Gran Canaria’s second most important tourism municipality, Mogán on the south west coast of the island, are understood to be engaged in the process of endowing themselves with a new set of local bylaws which, among various other things, will prohibit and penalise anyone found sleeping, day or night, in public spaces.
Prohibited too, in some of Gran Canaria’s favourite resorts, will be the leaving of clothing or towels on balconies. The apparently deeply conservative Mogán town hall, led by the now infamous Alcaldesa, Mayor Onalia Bueno, and her CIUCA party, also plan to hand out fines to anyone leaving advertising brochures on cars, throwing firecrackers that produce noise, (both moves that should be welcomed) as well as those caught consuming alcohol or drugs in the streets or deemed to be naked or semi naked on public roads.
Pouring water on a public street could be punishable with a hefty fine.
The new local laws will also seek to punish behaviours that might be judged to be forms of begging in public spaces, like, for example, offering to clean car windshields, according to what is stated verbatim in the proposed new legislation, as reported by Spanish language daily Canarias7. And street prostitution is also to be specifically targeted.
The odd thing is that residents of Mogán don’t seem to be aware that any of these issues have ever been a problem in the area. Not in Arguineguín, nor Puerto Rico de Gran Canaria, nor Taurito, nor Puerto de Mogán.
In fact, it appears that the only issue that visitors and residents have continually complained about on social media, that of their being continually harassed by individuals openly dealing drugs in the late night shopping centres, unhindered by police or security personnel, has in no way been tackled by this newly proposed set of police powers, which has led some to question what it is, exactly, that is being done to reduce that sort of nuisance which has had a clear and negative impact on tourism in the area?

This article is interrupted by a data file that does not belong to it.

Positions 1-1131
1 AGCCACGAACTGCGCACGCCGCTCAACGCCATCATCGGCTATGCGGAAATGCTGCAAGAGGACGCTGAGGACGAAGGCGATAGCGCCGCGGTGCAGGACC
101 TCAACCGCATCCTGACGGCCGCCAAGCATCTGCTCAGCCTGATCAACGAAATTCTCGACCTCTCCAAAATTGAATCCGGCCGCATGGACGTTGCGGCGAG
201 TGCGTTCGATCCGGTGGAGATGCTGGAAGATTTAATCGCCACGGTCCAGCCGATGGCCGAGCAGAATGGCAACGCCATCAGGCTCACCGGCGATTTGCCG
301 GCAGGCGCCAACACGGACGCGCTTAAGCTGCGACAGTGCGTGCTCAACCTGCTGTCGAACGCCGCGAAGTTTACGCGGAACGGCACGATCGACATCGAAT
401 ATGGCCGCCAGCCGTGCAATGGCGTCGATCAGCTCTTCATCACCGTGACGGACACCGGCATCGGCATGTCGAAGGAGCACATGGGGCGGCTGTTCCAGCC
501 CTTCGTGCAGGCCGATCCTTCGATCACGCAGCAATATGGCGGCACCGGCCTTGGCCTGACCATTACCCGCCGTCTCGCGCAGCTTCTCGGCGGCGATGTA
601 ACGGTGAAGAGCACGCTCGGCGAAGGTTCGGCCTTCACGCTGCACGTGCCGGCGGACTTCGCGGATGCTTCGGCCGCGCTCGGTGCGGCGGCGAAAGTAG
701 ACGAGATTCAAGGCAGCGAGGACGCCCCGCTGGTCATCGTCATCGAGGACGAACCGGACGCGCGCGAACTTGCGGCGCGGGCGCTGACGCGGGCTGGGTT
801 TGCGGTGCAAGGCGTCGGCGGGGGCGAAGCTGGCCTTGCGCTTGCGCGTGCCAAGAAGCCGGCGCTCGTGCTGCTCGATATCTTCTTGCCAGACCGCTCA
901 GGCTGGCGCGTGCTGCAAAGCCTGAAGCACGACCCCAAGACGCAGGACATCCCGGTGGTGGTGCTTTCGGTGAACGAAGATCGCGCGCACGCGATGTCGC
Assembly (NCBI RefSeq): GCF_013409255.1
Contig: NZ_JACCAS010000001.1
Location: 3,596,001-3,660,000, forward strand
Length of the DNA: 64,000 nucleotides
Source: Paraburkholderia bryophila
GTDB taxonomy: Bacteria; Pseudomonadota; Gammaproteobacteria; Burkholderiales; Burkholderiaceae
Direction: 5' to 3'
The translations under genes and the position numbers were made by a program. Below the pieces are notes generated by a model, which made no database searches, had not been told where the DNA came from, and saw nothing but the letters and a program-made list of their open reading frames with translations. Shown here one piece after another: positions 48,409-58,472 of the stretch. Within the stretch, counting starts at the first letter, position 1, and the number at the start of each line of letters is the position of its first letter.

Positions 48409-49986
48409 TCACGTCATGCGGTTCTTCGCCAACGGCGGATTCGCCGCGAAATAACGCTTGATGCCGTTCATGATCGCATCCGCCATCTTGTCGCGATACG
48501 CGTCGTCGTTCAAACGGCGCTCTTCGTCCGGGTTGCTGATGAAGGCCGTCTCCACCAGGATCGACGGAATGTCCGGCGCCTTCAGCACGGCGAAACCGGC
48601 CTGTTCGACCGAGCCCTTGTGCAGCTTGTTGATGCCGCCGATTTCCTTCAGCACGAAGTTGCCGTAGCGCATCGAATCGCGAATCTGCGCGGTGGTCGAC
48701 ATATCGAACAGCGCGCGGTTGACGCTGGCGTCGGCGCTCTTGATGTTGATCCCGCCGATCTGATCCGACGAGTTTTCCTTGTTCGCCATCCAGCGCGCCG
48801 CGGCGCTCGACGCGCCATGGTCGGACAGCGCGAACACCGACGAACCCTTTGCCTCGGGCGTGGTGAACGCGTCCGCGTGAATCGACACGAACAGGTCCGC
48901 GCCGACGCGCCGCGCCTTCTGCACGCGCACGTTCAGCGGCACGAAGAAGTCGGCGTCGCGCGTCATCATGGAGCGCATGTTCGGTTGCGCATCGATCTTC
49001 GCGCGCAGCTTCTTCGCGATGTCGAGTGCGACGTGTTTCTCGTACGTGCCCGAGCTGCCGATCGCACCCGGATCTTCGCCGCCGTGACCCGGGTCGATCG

Why would a town hall tackle nuisances that do not appear to be a problem, while completely ignoring the most obvious and high profile street dealers who appear to act with impunity? It is almost as though, ahead of next years local elections, that the incumbent wants to appear tough, without really having to do much… curious.
There is hope though. In a rather roundabout way the text of the new proposed ordinance seeks also to ban any behaviour that “violates the dignity of a person”, which in itself should lead to sanctions of fines for anybody harassing others in an unsolicited manner and in particular could lead to denuncias (complaints to police) against anyone shown to have been racist, sexist of homophobic in a public place. We have to wonder how effective that will be in Mogán, especially as all these rights are already enshrined within the national laws of Spain.
This new ordinance, referred to as being for “Coexistence and Citizen Security”, was provisionally approved in the town council’s November plenary session and, will now be presented for public consultation over the next 30 days. It consists of 163 articles distributed across six titles and more than twenty chapters and aims to regulate almost everything that has to do with behaviour on public roads.
The new regulations are so varied, comments Canarias7 journalist Gaumet Florido that, along with a chapter that prohibits any conduct that violates the dignity of people and any type of discrimination, whether racist, sexist or homophobic; and there are other regulations that seem to be very specific, determining the prohibition of unsecured pots being placed on balconies, spitting, spilling water on public roads (a custom of the past) or keeping your car engine running while stopped without being about to leave.
The new local laws with also empower the Mogán Council to decides at what point the leaving of an animal in a home, unsupervised, becomes intolerable, with the owners being obliged to proceed with the animal’s removal, and parents may face a fine up to €750 when there is deemed to be a fault or negligence leading to children not attending class. The new bylaws will establish three types of infractions: minor (up to €750), serious (from €751 to €1,500) and very serious (from €1,501 to €3,000).
It will be interesting to discover if everyone is behind these new regulations, who will be those who defend them, and who, if any, might have concerns or objections, prior to this legislation being rubber stamped into local law, like so many others over this last 8 years under Mogán’s suspiciously one-party system.
Edward Timon .:.